My husband hates the snow. In it he just sees bitter cold and heaps of work to shovel up. While I have sympathy for his disdain of winter, my own experience has given me a much different perspective.
I grew up in Oregon, close to the Cascade Mountain range. My family has a small cabin in the mountains and at some point in college I started going there by myself for weekends. Sometimes I was lonely, but I never quite felt alone. I was at a stage in life where I was searching for God and there were few places I felt him more closely than in the silence that can only be found in a snowy forest. I spent hours just walking, listening with attentive ears to the deafening quiet of the snow around me.
I couldn’t get enough of it, once even venturing out for a five-mile walk through a foot of it when recovering from pneumonia. I saw coyotes in the distance; I could smell the crisp fresh scent of the outdoors, occasionally mingling with the smoke from a nearby chimney; and I heard the crunch of my steps through the snow. This was my classroom for contemplation where I learned to hear “the still, small voice.”
There is something enigmatic about snow. Often, it arrives silently, without ceremony. One scarcely knows it is there. Only over time, does it reveal itself. The accumulation brings with it a blanket of beauty. Everything becomes different, suddenly pure, calm, quiet, and glistening with wonder.
It shouldn’t be surprising that Our Lady of the Snow is one of the oldest – if not the oldest – devotions to the Virgin Mary. Around 350 AD, during the pontificate of Pope Liberius, the Virgin Mary miraculously showed where the Basilica of St. Mary Major should be built by creating a snowstorm in the middle of August. The church was built exactly where the snow fell – measured by those who drew the boundaries before the snow had a chance to melt.
Miraculous snowstorms notwithstanding, Mary, in her maternal goodness, like all good mothers, performs small, almost indiscernible acts of love without anyone noticing, at least until there is some accumulation. Even the rosary mimics this snowy pattern. One bead at a time – how many lives have been transformed in dramatic ways through those humble whispers?
I just finished reading The Secret Garden to my daughters. I was struck at how much of Frances Hodgson Burnett’s classic tale is a story about mothers. In short, it is a tale about a sad and sour orphaned girl who finds herself in a big manor with little to amuse herself, until she discovers a secret garden and her poor sickly cousin Collin. The story begins with one bad mother, who shirked her duties in favor of parties, even to the point of exposing her entire household to cholera. Another mother, who died much too young, left behind a bereaved husband who could scarcely look at his son with his mother’s eyes. And finally, a quiet, simple common woman, Mrs. Susan Sowerby, mother of 12, who helped bring the two orphans back to life again.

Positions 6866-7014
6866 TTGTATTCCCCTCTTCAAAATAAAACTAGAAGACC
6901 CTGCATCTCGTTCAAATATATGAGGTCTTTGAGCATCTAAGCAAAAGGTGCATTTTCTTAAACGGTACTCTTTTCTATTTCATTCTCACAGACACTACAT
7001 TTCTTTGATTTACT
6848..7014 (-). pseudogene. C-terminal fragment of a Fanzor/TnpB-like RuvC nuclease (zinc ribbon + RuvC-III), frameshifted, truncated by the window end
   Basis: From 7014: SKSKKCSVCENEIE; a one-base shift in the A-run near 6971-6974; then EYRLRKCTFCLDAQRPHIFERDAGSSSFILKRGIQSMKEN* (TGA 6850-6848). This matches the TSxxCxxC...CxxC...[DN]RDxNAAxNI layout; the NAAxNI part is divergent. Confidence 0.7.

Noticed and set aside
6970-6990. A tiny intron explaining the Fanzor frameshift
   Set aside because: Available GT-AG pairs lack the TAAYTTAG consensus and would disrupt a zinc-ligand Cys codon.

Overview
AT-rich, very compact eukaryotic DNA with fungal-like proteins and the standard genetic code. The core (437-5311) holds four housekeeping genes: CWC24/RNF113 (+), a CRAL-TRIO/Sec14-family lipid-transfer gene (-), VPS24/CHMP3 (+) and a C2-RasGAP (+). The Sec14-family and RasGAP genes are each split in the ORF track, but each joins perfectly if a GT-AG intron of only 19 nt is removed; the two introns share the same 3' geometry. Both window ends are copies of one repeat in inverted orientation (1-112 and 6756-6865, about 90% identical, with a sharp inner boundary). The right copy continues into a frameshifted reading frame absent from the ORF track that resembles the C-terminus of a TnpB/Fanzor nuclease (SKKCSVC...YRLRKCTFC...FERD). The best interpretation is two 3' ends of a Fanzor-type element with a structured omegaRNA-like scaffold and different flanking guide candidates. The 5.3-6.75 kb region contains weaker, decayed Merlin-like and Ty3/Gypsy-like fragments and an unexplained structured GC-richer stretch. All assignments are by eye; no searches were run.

Quietly and without any fanfare, Susan’s small gestures, many of them performed remotely, change the lives of the spoiled, sour, sickly, orphaned cousins. Her part is so subtle, she doesn’t even appear in the 1993 Francis Ford Coppola film version, but anyone who knows the book can scarcely imagine the story’s end without the small interventions of prudent, wise, and loving Susan Sowerby. Like small snowflakes, her many acts of kindness culminate in two very different children from the story’s start. Yes, the secret garden helped, but she and her children are the real gardeners of the story.
So while many of us living on the East Coast have contemplated the trouble and inconvenience of two feet of snow, it is good to look, like St. Bonaventure, at the ways creation reflects the goodness of God – and, in this case, his mother. There is a Polish saying: “Quiet water does more damage than loud water.” How true. But as experience shows, quiet water – particularly the frozen kind – can do an awful lot of good, too.
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